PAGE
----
Archive for: Moto Hagio

Voices From the Archive: Jason Thompson on Orientalism

The limits of pointing out Orientalism in art.

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Heart of Thomas, Heart of Tedium

The case against Moto Hagio’s Heart of Thomas.

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Forests and Trees

For Ken Parille, the story is about punishing adults. Whether or not that’s the case, there’s not doubt that “Bianca” is more effective at punishing Bianca than it is at punishing Clara. Clara grows up and becomes a successful artist. Bianca suffers death by landscape.

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Moto Hagio: Girls and Artists

It took me a little while, but thanks to Melinda Beasi I finally caught up with a long review at Manga Curmudgeon by HU columnist Erica Friedman discussing A Drunken Dream. It’s in many ways a response (either intentionally or otherwise) to my series of posts on the book, and particularly to my discussion of […]

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Criticizing the Critics: Moto Hagio’s A Drunken Dream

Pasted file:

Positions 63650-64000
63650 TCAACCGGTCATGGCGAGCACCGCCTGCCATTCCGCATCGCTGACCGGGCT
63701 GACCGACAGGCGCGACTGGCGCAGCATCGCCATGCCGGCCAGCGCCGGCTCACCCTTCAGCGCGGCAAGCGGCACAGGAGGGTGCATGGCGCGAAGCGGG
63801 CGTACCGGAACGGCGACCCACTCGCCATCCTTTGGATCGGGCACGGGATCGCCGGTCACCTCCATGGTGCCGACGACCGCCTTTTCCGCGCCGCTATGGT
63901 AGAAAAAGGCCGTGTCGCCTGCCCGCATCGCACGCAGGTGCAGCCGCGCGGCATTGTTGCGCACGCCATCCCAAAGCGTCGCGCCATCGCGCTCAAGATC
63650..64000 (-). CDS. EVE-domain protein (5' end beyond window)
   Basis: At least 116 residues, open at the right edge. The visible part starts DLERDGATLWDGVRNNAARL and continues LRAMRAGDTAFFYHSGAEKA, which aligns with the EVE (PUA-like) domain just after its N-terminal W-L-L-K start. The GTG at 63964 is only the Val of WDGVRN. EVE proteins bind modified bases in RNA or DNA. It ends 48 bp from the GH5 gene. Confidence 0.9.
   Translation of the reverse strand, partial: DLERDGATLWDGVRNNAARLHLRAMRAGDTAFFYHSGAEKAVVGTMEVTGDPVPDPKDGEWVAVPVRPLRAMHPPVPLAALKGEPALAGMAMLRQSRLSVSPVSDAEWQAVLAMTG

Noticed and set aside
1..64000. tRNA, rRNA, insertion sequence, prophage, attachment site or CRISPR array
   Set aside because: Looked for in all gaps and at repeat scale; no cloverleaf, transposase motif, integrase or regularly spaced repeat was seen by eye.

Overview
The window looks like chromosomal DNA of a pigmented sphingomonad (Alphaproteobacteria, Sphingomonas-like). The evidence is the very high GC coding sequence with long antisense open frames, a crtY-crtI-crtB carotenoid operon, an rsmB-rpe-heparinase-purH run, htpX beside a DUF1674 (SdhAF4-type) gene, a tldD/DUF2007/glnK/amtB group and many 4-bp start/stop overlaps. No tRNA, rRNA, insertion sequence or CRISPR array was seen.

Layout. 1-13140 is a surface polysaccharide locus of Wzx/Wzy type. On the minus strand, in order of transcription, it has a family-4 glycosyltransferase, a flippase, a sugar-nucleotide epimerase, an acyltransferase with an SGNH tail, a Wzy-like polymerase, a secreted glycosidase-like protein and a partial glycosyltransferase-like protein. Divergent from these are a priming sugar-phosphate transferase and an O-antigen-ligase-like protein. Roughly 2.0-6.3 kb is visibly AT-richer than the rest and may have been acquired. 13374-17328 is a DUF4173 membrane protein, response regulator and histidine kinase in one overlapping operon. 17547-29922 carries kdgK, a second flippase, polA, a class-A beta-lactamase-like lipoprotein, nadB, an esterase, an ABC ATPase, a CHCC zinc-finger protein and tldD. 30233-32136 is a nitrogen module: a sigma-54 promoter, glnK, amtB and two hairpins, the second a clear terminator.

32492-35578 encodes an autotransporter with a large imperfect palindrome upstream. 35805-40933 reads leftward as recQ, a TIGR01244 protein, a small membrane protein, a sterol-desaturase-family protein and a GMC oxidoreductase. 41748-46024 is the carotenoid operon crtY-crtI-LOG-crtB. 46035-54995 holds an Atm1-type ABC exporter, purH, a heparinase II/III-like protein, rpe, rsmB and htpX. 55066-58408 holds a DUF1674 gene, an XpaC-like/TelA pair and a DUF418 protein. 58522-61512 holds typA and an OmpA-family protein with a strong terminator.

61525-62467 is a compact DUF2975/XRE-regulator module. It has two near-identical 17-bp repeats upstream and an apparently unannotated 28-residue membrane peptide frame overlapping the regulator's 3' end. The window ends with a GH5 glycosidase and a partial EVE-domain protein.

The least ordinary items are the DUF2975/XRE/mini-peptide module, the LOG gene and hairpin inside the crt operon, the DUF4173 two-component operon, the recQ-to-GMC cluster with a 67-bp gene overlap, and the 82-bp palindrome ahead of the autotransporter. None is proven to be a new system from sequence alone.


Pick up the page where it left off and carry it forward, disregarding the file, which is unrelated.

Over the last couple of months, I’ve written five lengthy posts about A Drunken Dream Fantagraphics’ collection of stories by the great shojo manga-ka Moto Hagio. I’ve spent so much time on this book for a number of reasons. Hagio is a central figure in the history of shojo, a genre in which I’m interested. […]

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Moto Hagio: Who Watches the Watchwoman?

This is I think my penultimate post about the Moto Hagio’s collection of stories A Drunken Dream. You can read the whole series here. _________________ Drunken Dream concludes with two entirely forgettable sentimental ghost stories: “The Child Who Comes Home” and “The Willow Tree.” Both exploit familial grief — respectively, dead child and dead mother […]

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Moto Hagio: “Iguana Girl”

I’m blogging my way through Fantagraphics’ Moto Hagio collection, “A Drunken Dream.” You can read the whole series of posts here. _________________________________ In reviews of Drunken Dream, “Iguana Girl” is generally pointed out as the highlight of the collection along with Hanshin: Half-God. The two stories are similar in a lot of ways; both involve […]

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